by Pat Stanton
This month, the Independent System Operator of New England (ISO-NE) completed its eleventh Forward Capacity Auction (FCA 11). The auction enabled procurement of sufficient resources to meet electricity demand in 2020-2021. A total of 640 megawatts (MW) of new energy efficiency (EE) and demand-reduction (DR) measures cleared – an amount ISO-NE describes in its news release as “the equivalent of a large power plant.” Clean renewable generation will also be delivering new capacity in FCA 11, with wind providing 137 MW and solar 66 MW.
FCA 11 is good news for EE, which has established its value as a capacity resource in wholesale markets for over a decade. Following this auction, the cumulative amount of EE and DR resources is “more than 3,200 MW, or about 9% of the total capacity market.”
By substantially contributing to capacity in this auction, EE reduces wholesale market prices for electricity customers. The clearing price for FCA 11 was the lowest price since 2013 at $5.30 per kilowatt-month.
Robert Ethier, vice president of market operations at ISO-NE, describes the reduction in price and corresponding surplus capacity as “indicative of a market that works.” This demonstrates that EE can thrive in competitive markets and provide reliable energy savings to meet the region’s future needs. A report by the Acadia Center shows that without EE, energy demand in the region during the winter of 2014-15 would have been 14% higher. Energy efficiency essentially saved New Englanders $1.5 billion.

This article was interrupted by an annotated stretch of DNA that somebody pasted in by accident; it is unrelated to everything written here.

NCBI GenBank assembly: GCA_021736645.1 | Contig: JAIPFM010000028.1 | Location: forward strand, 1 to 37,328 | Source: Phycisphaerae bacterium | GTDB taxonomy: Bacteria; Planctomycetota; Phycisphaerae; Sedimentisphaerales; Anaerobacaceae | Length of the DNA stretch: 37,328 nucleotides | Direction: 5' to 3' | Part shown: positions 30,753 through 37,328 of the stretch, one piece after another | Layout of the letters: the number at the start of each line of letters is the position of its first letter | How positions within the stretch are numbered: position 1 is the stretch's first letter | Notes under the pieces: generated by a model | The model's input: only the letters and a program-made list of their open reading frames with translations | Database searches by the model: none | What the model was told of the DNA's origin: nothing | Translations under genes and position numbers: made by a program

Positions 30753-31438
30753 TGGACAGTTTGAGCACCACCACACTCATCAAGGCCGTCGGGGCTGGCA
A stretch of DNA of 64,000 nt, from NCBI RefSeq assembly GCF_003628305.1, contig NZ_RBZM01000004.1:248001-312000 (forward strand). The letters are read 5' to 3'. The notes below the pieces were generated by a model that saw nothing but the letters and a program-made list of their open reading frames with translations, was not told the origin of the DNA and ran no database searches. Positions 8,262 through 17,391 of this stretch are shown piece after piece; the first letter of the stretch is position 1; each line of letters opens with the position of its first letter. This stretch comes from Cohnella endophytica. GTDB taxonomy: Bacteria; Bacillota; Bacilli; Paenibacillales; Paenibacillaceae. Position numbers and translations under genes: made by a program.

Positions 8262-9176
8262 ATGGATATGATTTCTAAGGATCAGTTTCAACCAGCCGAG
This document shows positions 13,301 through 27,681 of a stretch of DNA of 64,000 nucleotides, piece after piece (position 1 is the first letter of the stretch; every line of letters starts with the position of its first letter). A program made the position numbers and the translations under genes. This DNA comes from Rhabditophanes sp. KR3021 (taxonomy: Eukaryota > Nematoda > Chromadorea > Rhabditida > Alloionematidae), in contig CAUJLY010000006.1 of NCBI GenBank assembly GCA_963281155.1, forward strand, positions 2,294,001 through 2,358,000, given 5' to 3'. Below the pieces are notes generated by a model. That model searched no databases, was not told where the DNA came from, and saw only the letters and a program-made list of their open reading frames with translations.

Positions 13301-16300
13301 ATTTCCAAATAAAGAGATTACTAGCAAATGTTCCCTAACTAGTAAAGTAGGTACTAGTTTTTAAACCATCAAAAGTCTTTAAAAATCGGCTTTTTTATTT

FERC Rulemaking: Capture More Value?
Even more potential value may be captured as the Federal Energy Regulatory Commission (FERC) advances its rulemaking procedure to improve access to – and participation for – energy storage and other distributed energy resources (DER) in wholesale markets throughout the country.
See my recent blog post that discusses the importance of this rulemaking. Inclusion of EE among demand resources can lead to further success for EE in all regional wholesale markets.
EE is a particularly important and unique resource. It provides numerous additional benefits including reducing emissions, improving health and providing jobs. The utility customer EE programs that participated in FCA 11 will be compensated over $40 million annually for multiple years. This money can then be reinvested in even more EE, creating a virtuous cycle to the benefit of New England ratepayers.
–Pat Stanton is E4TheFuture’s Director of National Policy